2018 Church Architecture Award winners
Published: Thursday, November 1, 2018
Two major repair and restoration projects have won the 2018 Church Architecture Awards.
The Awards are run by the National Churches Trust and the Ecclesiastical Architects and Surveyors Association (EASA) and the winners were announced at a ceremony held at St Mellitus College, London on Thursday, 1 November 2018. A photo gallery can be seen at the bottom of this webpage.
King of Prussia Gold Medal
The conservation and restoration of the interior of Grade I Listed St Mary Magdalene Church, Paddington, London by Caroe Architecture Ltd won the 2018 King of Prussia Gold Medal awarded for innovative, high quality church conservation or repair work projects.
This conservation project has brought back to life the architectural and decorative quality of this Gothic Revival masterpiece, employing sensitivity and high standards in design and workmanship.
Prince Nicholas von Preussen, Patron of EASA presented the King of Prussia Gold Medal for repair and conservation architecture together with a £500 cheque to the winners.
A vital component of this work was the conservation cleaning of fine decorative painted ceilings in the Nave and Chancel, which were executed by a leading ecclesiastical artist of the day, Daniel Bell. The process involved in-depth trials and analysis to establish conservation techniques to carefully remove dirt and discoloured varnishes, which until recently disfigured and obscured these ceilings.
Past cleaning attempts had been very damaging, with some decorative features scoured harmfully. The treatment of the ceilings involved finding a careful balance between all cleaned surfaces in the Nave and Chancel, to appropriately highlight and accent the unique decorative features and key liturgical scenes, while creating visual harmony and balance of the whole.
Overall the project will cost £7.2m of which the pure conservation and repair works are circa £2m.
Two projects were Highly Commended for the King of Prussia Gold medal competition: Architects Lloyd Evans Pritchard for their work on bringing Dukinfield unitarian old chapel, Manchester back to life and architect Rena Pitsilli-Graham for the major restoration of St Peter and St Paul in Upper Stoke, near Rochester in Kent.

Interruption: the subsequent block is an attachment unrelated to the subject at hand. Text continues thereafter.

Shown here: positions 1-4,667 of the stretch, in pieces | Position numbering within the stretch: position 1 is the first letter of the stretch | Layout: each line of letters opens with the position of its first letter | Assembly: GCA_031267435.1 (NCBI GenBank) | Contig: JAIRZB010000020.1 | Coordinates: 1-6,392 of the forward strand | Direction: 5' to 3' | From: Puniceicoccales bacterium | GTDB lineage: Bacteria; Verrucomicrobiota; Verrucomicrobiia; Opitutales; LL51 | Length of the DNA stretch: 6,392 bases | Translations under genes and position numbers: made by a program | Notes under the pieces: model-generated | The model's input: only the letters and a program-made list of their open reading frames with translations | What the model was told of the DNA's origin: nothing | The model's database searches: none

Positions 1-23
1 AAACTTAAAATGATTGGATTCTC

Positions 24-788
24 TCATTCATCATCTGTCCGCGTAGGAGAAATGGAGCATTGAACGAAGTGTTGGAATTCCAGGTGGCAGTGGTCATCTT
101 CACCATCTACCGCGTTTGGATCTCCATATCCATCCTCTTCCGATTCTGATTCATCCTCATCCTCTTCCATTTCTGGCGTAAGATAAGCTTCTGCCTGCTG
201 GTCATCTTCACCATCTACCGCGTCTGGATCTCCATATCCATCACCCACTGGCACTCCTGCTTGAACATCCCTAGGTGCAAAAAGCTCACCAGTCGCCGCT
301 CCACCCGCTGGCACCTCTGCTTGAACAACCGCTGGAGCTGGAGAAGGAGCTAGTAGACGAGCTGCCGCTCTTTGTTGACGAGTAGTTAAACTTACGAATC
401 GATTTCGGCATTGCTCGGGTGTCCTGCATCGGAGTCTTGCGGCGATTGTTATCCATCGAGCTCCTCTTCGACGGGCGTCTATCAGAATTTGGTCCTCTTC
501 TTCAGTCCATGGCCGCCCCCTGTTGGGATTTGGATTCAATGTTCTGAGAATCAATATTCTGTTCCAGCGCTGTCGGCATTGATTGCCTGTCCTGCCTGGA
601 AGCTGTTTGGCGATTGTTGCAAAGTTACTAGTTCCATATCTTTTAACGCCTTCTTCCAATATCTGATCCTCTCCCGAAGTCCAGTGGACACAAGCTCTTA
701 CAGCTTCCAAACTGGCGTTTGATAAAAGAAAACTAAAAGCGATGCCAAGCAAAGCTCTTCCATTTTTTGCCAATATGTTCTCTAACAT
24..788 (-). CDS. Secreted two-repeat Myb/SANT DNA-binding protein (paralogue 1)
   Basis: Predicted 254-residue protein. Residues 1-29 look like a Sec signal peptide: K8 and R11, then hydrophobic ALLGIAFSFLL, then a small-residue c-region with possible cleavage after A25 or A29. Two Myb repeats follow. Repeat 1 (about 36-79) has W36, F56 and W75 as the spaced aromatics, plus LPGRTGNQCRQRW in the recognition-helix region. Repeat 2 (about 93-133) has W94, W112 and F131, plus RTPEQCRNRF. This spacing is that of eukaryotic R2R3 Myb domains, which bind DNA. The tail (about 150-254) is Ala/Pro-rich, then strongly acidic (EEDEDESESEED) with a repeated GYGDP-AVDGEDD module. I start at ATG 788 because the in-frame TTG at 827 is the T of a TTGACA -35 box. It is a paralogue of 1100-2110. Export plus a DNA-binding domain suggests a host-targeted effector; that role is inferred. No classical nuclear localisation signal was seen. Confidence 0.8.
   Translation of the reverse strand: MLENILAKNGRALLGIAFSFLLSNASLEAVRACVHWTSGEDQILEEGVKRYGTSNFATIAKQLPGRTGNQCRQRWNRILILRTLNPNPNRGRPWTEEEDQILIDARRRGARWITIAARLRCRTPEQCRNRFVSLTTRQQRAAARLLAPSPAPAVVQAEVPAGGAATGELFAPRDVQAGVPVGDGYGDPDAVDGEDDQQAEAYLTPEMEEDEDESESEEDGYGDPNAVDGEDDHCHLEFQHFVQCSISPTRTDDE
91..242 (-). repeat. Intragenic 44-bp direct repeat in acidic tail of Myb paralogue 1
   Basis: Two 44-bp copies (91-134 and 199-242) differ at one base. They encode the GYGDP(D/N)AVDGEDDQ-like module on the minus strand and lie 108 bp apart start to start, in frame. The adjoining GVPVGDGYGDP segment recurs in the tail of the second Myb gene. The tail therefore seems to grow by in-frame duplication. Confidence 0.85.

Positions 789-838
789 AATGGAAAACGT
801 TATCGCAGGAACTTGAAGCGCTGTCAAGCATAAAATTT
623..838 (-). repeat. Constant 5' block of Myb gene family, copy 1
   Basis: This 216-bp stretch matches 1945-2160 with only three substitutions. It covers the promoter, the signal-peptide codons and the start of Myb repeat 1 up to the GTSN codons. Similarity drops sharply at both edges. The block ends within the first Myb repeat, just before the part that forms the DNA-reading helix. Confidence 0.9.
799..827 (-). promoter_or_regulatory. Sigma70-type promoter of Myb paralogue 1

The renovation and improvements to Grade I Listed St Mary’s church, in Melton Mowbray Leicestershire by architects Buttress, won the 2018 Presidents’ Award, given for new church buildings and new designs in re-ordering, alteration, or extension. The church plays a key part in the community, including hosting the British Pie Awards.
A key aim for the project was to improve the church’s catering facilities to support its growing role as a space for community events. In response, the architects designed a new refreshment facility that can be entirely concealed when not in use. As a covered island unit, it can be wheeled out into the necessary position when required.
To make the church more comfortable, as well as accessible to a number of visitors, changes to the floor, lighting and audio-visual equipment were also undertaken. Underfloor heating has been installed, and a new stone floor was laid to remove the level change and return the floor to its pre-19th century height.
The Duke of Gloucester KG GCVO ARIBA, Vice President of the National Churches Trust, presented the Presidents’ Award for new church buildings and re-orderings, extensions or alterations to existing church buildings together with a £500 cheque to the winners.
Two project were Highly Commended for the Presidents’ Award: Potter Church & Holmes Architect for Ealing Green church, Ealing and GLM Architects for St Comghan's chapel, Kilchoan, Scotland.
Young Architect of the Year
The award for Young Church Architect of the Year went to Pippa Jacob for work on the re-ordering and introduction of new facilities at St Edmund King & Martyr Church, Southwold, Suffolk.
The work at St Edmund King and Martyr in Southwold, Suffolk involved a complete re-ordering of the west end of this Grade I listed church to create new facilities and a more flexible space. Using limed oak, the church now has a new shop, welcome desk and WC’s behind a new oak screen. In addition, four rows of pews were removed and a new floor laid. The result of the work has already led to an increase in worshippers and extra uses of the church.
Luke March, Chairman of the National Churches Trust said:
“I’m delighted that the 2018 Church Architecture Awards, which are run by the National Churches Trust and the Ecclesiastical Architects and Surveyors Association, have this year recognised two major repair and restoration projects.”
“Church architecture is such an important part of the UK’s built environment. The work of architects and surveyors is so important in keeping church buildings in good repair, in modernising churches and chapels so that they can serve the needs of our age and in designing new churches that speak of our age.”
“Each year, many millions of pounds are spent on church architecture. This boosts local economies and provides employment for architects and surveyors and also for a wide range of craftsmen and women, specialist builders and contractors.”